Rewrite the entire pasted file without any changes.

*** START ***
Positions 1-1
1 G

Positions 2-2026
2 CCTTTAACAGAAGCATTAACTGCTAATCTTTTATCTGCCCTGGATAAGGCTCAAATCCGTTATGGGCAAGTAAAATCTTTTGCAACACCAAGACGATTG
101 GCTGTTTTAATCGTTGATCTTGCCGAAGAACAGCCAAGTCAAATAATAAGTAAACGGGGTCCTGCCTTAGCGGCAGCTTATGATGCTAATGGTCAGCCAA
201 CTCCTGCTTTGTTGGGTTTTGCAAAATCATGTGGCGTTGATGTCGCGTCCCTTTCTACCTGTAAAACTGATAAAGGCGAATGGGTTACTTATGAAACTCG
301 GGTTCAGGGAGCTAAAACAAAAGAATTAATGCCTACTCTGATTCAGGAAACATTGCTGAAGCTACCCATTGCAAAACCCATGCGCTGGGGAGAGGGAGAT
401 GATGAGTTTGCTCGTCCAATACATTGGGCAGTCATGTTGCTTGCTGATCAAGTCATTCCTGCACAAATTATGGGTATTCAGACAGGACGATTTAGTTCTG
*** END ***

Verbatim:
Positions 1-1
1 G

Positions 2-2026
2 CCTTTAACAGAAGCATTAACTGCTAATCTTTTATCTGCCCTGGATAAGGCTCAAATCCGTTATGGGCAAGTAAAATCTTTTGCAACACCAAGACGATTG
101 GCTGTTTTAATCGTTGATCTTGCCGAAGAACAGCCAAGTCAAATAATAAGTAAACGGGGTCCTGCCTTAGCGGCAGCTTATGATGCTAATGGTCAGCCAA
201 CTCCTGCTTTGTTGGGTTTTGCAAAATCATGTGGCGTTGATGTCGCGTCCCTTTCTACCTGTAAAACTGATAAAGGCGAATGGGTTACTTATGAAACTCG
301 GGTTCAGGGAGCTAAAACAAAAGAATTAATGCCTACTCTGATTCAGGAAACATTGCTGAAGCTACCCATTGCAAAACCCATGCGCTGGGGAGAGGGAGAT
401 GATGAGTTTGCTCGTCCAATACATTGGGCAGTCATGTTGCTTGCTGATCAAGTCATTCCTGCACAAATTATGGGTATTCAGACAGGACGATTTAGTTCTG